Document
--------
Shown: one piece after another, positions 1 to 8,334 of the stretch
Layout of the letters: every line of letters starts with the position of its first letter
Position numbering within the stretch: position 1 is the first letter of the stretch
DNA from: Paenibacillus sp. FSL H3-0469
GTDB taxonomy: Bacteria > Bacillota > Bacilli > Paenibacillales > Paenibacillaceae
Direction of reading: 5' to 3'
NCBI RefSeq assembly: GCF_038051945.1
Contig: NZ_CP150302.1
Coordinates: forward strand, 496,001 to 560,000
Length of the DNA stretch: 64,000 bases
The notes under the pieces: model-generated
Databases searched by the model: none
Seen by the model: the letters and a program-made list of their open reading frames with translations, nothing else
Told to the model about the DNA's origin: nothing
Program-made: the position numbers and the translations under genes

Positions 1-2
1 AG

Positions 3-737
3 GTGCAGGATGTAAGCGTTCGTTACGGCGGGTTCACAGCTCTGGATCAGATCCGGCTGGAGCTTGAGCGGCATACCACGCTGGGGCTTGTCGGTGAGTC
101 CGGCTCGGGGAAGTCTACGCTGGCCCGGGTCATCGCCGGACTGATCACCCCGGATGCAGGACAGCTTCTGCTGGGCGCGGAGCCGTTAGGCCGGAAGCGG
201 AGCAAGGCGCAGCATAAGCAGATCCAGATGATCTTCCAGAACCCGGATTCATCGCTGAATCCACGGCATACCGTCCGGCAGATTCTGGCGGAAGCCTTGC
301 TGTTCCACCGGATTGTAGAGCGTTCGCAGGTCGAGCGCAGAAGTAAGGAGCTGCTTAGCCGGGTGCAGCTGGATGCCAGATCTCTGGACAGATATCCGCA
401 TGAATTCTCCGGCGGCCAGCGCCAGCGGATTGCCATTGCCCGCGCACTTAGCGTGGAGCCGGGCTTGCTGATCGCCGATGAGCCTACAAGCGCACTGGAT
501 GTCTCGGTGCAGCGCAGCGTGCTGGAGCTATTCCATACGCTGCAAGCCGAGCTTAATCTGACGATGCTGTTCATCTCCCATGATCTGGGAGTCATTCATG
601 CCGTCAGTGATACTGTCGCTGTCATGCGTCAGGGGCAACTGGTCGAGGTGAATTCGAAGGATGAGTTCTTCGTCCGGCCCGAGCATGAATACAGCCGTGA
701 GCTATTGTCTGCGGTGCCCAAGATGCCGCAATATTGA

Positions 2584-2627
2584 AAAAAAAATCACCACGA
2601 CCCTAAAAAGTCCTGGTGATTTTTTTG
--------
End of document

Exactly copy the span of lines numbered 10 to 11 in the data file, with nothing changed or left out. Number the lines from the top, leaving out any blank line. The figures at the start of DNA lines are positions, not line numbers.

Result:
Length of the DNA stretch: 64,000 bases
The notes under the pieces: model-generated